Hi Michael!

Your statement that Black Vultures "are known to kill and eat newborn calves" sounds like a lot of others I have heard but don't believe.  As far as sea turtle hatchlings, there are other avian as well as many mamallian predators, but if you have any information from a qualified first-person observer who has actually seen Black Vultures kill and eat a calf, I
would be very interested and even more surprised.

Roy Peterson
[log in to unmask] 

 other avaian predators on them 
  ----- Original Message ----- 
  From: Michael Meisenburg 
  To: [log in to unmask] 
  Sent: Friday, February 09, 2001 8:54 AM
  Subject: Re: [FLORIDABIRDS-L] Black Vulture Nuisance

  Dear Vince,

  Black vultures do prey on living animals, unlike turkey vultures.  They are
  known to kill and eat newborn calves as well as sea turtle hatchlings on
  beaches.  In fact, in some areas, they may be so bad as to pose a significant
  threat to hurtle hatchlings (Costa Rica).  Also, they have been known to
  perch on the backs of animal with sores.  The vultures will pick at the
  sores, and continue the process until a severe wound develops.  I do not know
  whether they have been implicated in the deaths of these large animals, but I
  suspect so.

  Another problem with our growing black vulture population is the non-organic
  damage from them.  Boat owners are finding their seat cushions and vinyl
  covers shredded by the birds, and the same fate is happening to asphault
  shingles on the roofs of homes.

  There is research now going on on how best to prevent their actions, and I
  don't view the methods as draconian.  Chemicals to make something distasteful
  are not bad.  Do you want to go back to the good old days of a 12-guage in
  the hands of the farmer or homeowner as the preferred method?  Even a
  chemical that makes the bird vomit would be a good strategy to establish a
  negative enforcement of a trait.  They aren't out spraying Fenthion
  (Rid-a-Bird) like someone did in Marco Island back in December that resulted
  in the deaths on many birds of many species.  Keep this in perspective.  Even
  if some birds are being killed, it isn't many.  The USFWS has to give them a
  permit before they kill any vultures, and they do not give them out easily.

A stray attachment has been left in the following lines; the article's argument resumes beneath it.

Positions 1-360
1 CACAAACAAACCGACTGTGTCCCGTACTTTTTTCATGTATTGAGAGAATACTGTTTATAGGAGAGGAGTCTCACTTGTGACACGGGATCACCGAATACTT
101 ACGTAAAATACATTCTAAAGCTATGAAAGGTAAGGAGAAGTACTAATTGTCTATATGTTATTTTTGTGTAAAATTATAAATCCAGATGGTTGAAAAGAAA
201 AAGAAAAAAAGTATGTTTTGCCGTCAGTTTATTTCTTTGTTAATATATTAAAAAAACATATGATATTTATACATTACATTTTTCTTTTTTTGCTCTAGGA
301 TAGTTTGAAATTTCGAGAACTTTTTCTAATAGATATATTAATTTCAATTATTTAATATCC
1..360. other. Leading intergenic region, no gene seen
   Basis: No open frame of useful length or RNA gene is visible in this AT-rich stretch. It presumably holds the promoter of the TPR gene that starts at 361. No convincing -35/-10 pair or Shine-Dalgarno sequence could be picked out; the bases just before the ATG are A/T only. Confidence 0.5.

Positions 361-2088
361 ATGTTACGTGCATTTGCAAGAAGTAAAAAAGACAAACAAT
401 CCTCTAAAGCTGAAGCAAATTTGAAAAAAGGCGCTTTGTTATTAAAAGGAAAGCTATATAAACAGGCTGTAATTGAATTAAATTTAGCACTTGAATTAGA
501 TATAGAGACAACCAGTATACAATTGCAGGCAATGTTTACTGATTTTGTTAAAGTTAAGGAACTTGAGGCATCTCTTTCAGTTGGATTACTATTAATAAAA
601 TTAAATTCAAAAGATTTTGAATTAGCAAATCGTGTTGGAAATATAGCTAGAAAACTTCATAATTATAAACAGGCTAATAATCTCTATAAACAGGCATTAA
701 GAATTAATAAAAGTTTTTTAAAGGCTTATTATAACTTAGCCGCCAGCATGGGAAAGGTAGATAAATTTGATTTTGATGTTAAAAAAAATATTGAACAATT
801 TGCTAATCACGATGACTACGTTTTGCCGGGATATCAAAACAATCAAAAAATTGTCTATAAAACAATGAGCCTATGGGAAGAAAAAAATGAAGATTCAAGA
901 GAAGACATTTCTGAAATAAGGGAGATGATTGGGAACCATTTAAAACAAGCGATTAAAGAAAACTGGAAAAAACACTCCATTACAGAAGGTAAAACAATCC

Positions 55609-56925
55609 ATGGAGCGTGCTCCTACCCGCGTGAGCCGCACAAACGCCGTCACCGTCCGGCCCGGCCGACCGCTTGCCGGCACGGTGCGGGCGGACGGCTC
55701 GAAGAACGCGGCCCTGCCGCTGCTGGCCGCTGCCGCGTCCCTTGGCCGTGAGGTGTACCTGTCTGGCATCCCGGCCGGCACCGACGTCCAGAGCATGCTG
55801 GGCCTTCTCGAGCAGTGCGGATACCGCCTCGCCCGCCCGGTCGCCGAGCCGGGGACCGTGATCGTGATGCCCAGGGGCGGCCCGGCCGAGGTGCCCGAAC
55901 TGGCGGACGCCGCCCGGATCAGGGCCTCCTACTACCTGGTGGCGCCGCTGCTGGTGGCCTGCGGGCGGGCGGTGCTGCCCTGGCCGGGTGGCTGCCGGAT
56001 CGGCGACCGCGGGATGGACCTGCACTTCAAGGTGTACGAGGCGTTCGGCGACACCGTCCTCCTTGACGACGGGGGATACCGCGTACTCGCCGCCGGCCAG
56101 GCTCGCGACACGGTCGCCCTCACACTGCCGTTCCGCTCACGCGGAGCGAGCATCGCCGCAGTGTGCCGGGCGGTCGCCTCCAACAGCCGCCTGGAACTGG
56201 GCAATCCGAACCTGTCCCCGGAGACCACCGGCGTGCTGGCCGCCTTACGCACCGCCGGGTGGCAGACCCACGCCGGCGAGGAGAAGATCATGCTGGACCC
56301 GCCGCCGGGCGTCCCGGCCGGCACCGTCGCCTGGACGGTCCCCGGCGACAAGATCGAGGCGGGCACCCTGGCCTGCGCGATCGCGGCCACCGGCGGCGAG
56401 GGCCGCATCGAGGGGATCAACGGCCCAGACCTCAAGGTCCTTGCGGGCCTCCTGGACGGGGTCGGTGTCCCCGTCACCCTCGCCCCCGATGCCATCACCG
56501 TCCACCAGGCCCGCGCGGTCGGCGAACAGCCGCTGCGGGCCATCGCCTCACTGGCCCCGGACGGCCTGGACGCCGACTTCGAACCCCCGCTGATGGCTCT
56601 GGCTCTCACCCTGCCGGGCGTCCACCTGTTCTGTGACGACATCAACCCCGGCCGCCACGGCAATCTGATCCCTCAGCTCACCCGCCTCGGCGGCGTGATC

I am not affiliated with the Florida USDA facility but I do know several of
  the biologists there.  I believe they are doing very good work.  The issue
  that you've described is a typical one faced by contemporary wildlife
  bioligists.  With a growing human population, increasing populations of some
  animal species, and a decline in hunting and other killing of wildlife, there
  are more problematic interactions to contend with, and in today's
  politically-correct society that wants nonlethal solutions, the answers are
  not always easy or ones that everyone will agree with.  The folks at the USDA
  are just trying to find the best solutions, and nonlethality is preferred.

  Lastly, they are doing some good research there on the lives of vultures,
  such as on their migration, ranges, and dispersal patterns, that will help to
  increase our knowledge base of these species.  In addition, the facility is
  being used by several University of Florida researchers, myself included, for
  various studies (such as mercury effects on birds, avian dispersal of exotic
  plants, and avian predator recognition cues).

  Michael Meisenburg
  Archer, FL

  Vincent Lucas wrote:

  > Greetings:
  > On another out-of-state listserv, I read about research being conducted
  > in Florida to study the threat of Black Vultures to livestock,
  > specifically newborn calves as well as property depradation by roosting
  > vultures. Methods are being developed to help alleviate the problem using
  > various methods including chemical irritants and lethal shooting. These
  > methods seem a bit draconian to me. To read about this on the web, go to
  > this URL:
  > Does anyone know more about this research and how effective these methods
  > are?
  > Vince Lucas
  > Naples